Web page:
A fixture in downtown Malone was whisked away in three pieces and will return in the spring with a fresh look.
The fountain in the center of Veterans Memorial Park at the corner of Elm and Main streets was disassembled by a Village of Malone Department of Public Works crew Wednesday and taken to Jason Ellis and his team at Ellis Automotive Group on Main Street, where it is in for some special care.
"She's going for a facelift," Craig Brand said as he waited for the DPW truck with a small trailer to be backed into place to haul away the largest of the three parts of the structure.
The other two sections, including the female figure holding a large vessel above her head, waited nearby for their trailer ride.
The facelift for the cast-iron fountain will include a fresh coat of paint, said Brand, who was tackling the removal job with Ralph Jesmer, Jeff Hutchins and Scott Rivers.
They said they do not expect to reinstall the fountain until spring.
THE MAYOR'S LIST
According to an article in the Malone Farmer from May 3, 1922, the fountain was the idea of Samuel J. Flanagan, one of the brothers who owned and operated the former Hotel Flanagan.
He proposed that money be raised for a fountain to be erected in memory of the American service members who died in World War I.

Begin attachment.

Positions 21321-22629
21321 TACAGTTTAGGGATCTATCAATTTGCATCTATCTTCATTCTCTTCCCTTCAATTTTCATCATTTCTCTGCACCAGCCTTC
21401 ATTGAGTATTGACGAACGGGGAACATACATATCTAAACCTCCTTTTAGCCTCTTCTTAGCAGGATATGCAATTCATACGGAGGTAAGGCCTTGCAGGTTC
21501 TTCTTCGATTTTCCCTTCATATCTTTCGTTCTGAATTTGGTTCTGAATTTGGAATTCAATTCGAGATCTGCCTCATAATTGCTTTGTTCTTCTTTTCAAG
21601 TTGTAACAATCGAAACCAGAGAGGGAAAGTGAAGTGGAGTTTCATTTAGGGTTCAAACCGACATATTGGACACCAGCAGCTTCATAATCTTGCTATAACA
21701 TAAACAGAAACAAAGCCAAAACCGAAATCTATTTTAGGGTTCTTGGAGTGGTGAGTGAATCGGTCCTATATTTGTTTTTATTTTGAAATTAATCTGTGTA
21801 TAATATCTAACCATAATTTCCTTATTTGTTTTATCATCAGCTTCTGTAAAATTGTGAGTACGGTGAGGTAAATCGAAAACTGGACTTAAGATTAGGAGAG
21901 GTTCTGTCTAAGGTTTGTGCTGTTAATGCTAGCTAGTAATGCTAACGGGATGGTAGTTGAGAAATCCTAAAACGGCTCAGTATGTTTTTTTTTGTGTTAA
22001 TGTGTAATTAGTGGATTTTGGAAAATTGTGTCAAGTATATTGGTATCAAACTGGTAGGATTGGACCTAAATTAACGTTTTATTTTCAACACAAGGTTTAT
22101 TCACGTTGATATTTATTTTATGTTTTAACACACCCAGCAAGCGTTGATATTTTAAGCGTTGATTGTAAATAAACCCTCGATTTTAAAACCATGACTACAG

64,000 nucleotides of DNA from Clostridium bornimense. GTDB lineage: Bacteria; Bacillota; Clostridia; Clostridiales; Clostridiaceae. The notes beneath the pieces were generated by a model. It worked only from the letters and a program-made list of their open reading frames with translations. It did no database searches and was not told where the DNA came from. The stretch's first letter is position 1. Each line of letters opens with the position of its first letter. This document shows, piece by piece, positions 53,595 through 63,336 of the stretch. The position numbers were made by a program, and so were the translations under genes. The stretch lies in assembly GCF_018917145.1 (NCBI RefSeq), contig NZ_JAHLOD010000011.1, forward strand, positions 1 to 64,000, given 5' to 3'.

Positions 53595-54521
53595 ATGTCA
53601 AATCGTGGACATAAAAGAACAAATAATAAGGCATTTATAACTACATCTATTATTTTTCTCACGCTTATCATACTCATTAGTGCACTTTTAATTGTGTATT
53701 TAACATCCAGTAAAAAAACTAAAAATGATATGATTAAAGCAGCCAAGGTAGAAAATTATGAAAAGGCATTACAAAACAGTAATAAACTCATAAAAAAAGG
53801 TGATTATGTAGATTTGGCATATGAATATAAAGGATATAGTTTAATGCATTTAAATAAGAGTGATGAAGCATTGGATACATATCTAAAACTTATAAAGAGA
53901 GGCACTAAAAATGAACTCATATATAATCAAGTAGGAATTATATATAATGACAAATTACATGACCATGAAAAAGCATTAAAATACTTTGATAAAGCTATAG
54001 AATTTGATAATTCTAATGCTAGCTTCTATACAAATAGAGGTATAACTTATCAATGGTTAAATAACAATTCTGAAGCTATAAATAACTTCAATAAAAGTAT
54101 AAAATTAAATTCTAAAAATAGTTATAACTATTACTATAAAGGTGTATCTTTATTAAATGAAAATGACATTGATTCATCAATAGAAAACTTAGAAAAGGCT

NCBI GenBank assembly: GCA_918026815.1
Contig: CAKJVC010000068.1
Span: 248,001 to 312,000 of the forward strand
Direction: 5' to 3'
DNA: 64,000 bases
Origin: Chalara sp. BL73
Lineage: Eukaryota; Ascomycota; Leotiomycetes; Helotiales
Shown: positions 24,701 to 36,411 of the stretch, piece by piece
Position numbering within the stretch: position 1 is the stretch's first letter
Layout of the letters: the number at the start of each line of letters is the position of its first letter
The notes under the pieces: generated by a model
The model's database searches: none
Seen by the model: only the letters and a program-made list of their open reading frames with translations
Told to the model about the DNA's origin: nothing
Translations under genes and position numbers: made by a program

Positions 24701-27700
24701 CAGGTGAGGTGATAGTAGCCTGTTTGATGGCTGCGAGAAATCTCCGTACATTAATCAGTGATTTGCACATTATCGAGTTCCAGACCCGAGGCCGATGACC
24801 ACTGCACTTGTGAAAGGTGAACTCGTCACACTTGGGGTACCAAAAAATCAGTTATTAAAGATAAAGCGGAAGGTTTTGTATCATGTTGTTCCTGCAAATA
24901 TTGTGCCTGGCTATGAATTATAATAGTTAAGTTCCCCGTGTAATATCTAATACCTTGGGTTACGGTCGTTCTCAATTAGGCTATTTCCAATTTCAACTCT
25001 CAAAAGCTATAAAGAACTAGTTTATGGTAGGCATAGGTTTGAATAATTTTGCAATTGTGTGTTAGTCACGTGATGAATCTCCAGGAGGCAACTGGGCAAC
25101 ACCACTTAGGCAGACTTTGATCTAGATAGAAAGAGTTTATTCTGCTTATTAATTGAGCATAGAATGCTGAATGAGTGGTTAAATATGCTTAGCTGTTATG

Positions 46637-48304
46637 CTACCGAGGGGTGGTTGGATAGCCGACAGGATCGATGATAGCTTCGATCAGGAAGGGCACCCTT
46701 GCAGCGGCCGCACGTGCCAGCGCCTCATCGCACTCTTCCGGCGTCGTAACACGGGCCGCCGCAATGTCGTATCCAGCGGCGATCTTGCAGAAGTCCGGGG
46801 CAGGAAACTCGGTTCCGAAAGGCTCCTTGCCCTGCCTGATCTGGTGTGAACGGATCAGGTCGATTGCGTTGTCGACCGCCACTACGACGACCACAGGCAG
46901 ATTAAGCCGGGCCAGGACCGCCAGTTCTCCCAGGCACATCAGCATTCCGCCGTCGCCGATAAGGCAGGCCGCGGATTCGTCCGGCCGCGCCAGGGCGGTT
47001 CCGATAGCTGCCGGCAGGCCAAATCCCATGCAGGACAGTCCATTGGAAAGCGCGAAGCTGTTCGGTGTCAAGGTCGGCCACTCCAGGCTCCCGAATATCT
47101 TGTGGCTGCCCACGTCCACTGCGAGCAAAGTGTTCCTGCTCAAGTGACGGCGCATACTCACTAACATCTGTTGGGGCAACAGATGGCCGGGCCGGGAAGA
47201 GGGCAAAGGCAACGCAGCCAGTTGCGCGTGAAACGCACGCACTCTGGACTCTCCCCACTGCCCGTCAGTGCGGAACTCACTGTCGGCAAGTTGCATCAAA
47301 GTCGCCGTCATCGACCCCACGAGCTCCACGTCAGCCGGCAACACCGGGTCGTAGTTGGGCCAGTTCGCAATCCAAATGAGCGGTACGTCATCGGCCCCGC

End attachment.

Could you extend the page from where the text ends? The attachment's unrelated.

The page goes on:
Mayor Brent Stewart said getting the fountain repainted was one of the projects that kept getting bumped back in favor of more pressing issues.
But with the removal complete and the paint job ready to start shortly, it is another task he can take off his to-do list before he leaves office on Dec. 5.
"It's one of those things I've wanted to get done, but I just hadn't gotten to it," Stewart said. "We shut the water down for the winter, and now they can make repairs and paint it, and it will be fresh and ready for the spring."
Ellis said this is the second time his business has spruced up the fountain.
The first was about 15 years ago, when the State Department of Transportation reconfigured Main Street through downtown Malone and Veterans Park was redesigned.
He said the fountain looked terrible for its new surroundings and was given a fresh coat of paint.
His business is doing the job, estimated at between $1,500 to $2,000, for free.
The fountain will again be spruced up using a specialized paint that is much more durable than vehicle paint, Ellis said.
"It lasted 10 years, so it must be pretty good."
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